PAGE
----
What formatting options are available when using Storage vMotion? How are they different?
When planning to move a VM from one data store to another, the administrator needs to select a format for the destination volume. A default option allows administrators to migrate a virtual machine file system (VMFS) or network file system (NFS) volume using the same format as the source volume, but administrators can also select a specific format -- thin provisioned or thick provisioned -- with Storage vMotion.
A thin-provisioned disk volume creates the full logical space, but only populates it with a fraction of the actual storage capacity, adding extra storage to a VM when more is required. By reducing investment in upfront storage, thin provisioning may help administrators save money. However, the write performance of a thin-provisioned volume may be slower than other formats, because storage space is typically not prepared until it has been allocated and used.
By contrast, a destination VM volume can be thick provisioned, in which the entire space is allocated and prepared upfront. For example, if a 200 GB volume were thick provisioned, the entire 200 GB would be set aside immediately -- even if the entire space was not being used at that moment.
There is also a difference in the way that thick-provisioned space is initially zeroed or prepared. If the thick-provisioned volume is eager zeroed, all of the provisioned space is zeroed during the provisioning process., If the volume is large, this may take some time. However, because the space has already been prepared, the first subsequent write may be faster, which would make it ideal for a storage migration. Of all the format types available, eager-zeroed volumes typically offer the best performance, and are often used with Microsoft Clustered Server (MSCS) and fault-tolerant VM volumes.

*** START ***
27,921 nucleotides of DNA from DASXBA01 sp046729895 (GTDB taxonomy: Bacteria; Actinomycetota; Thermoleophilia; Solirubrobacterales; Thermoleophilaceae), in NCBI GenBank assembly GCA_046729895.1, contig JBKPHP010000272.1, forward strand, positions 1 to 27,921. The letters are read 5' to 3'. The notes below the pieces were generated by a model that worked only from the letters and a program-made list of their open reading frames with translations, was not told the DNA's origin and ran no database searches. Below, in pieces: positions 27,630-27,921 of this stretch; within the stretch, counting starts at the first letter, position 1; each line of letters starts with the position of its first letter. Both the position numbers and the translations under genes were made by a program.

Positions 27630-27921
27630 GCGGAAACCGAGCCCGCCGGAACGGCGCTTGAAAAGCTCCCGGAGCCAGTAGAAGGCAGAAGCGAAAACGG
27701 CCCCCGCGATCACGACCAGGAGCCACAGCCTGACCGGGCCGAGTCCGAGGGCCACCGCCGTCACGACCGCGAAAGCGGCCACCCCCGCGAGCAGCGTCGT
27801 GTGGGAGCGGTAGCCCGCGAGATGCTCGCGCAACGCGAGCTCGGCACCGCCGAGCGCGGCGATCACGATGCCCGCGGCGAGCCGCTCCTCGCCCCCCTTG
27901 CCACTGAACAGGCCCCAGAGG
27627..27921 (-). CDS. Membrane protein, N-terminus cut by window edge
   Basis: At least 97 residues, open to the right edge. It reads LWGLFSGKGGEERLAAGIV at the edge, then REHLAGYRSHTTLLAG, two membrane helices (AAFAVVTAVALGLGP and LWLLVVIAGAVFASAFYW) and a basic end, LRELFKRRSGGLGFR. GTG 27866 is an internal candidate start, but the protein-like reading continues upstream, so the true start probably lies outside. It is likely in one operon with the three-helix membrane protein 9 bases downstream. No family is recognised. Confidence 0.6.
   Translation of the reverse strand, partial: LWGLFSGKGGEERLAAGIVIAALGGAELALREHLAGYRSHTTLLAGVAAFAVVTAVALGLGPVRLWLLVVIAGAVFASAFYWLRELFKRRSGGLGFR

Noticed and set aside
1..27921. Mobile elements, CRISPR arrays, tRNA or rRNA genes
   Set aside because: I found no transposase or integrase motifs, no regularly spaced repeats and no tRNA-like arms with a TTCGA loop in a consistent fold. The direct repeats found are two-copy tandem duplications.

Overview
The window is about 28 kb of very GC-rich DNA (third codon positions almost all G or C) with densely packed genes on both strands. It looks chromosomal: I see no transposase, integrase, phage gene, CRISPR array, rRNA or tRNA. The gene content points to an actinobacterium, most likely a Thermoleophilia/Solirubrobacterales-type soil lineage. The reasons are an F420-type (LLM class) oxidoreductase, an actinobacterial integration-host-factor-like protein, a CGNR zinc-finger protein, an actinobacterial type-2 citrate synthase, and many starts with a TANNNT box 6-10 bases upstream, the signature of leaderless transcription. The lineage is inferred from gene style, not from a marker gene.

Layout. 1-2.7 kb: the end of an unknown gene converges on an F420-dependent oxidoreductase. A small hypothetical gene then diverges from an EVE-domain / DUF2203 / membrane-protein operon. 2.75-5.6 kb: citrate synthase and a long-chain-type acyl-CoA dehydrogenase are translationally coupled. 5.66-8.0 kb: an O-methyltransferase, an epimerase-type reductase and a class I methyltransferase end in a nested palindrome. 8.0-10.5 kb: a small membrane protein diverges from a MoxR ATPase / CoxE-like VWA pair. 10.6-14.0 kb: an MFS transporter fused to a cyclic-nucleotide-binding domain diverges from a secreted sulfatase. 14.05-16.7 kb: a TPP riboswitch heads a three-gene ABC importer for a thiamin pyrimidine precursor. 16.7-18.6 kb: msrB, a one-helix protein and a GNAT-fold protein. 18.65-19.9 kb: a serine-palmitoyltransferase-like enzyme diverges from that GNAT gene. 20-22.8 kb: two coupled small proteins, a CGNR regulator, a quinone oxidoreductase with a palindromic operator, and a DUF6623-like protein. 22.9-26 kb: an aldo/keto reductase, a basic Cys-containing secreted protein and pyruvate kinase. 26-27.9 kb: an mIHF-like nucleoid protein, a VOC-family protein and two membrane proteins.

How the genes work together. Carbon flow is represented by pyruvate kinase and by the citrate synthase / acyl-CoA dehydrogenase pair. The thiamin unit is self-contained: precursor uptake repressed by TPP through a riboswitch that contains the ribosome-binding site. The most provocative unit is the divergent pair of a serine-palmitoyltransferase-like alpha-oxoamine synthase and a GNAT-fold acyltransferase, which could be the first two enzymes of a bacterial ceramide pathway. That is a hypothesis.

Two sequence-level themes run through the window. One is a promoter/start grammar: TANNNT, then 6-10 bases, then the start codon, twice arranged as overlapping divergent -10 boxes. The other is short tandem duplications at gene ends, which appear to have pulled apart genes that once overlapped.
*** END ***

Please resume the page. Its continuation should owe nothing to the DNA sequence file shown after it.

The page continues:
If the thick-provisioned volume is lazy zeroed, all of the provisioned space is allocated, but blocks are only zeroed before actual data is written. This makes the initial creation process somewhat faster, but the actual write performance may be lower than it is for eager-zeroed volumes. Lazy-zeroed volumes are often unused because they offer no particular benefit for the enterprise.
Dig Deeper on vMotion and Storage vMotion
Related Q&A from Stephen J. Bigelow
For Azure Premium Storage, are users billed by how much storage capacity they actually use or how much they reserve or allocate?continue reading
The Windows Server Update Services utility helps to update numerous systems, but it can require significant bandwidth. What are good ways to reduce ...continue reading
Containers have rapidly come into focus as an option for deploying applications, but they have limitations and are fundamentally different from VMs.continue reading
Have a question for an expert?
Please add a title for your question
Get answers from a TechTarget expert on whatever's puzzling you.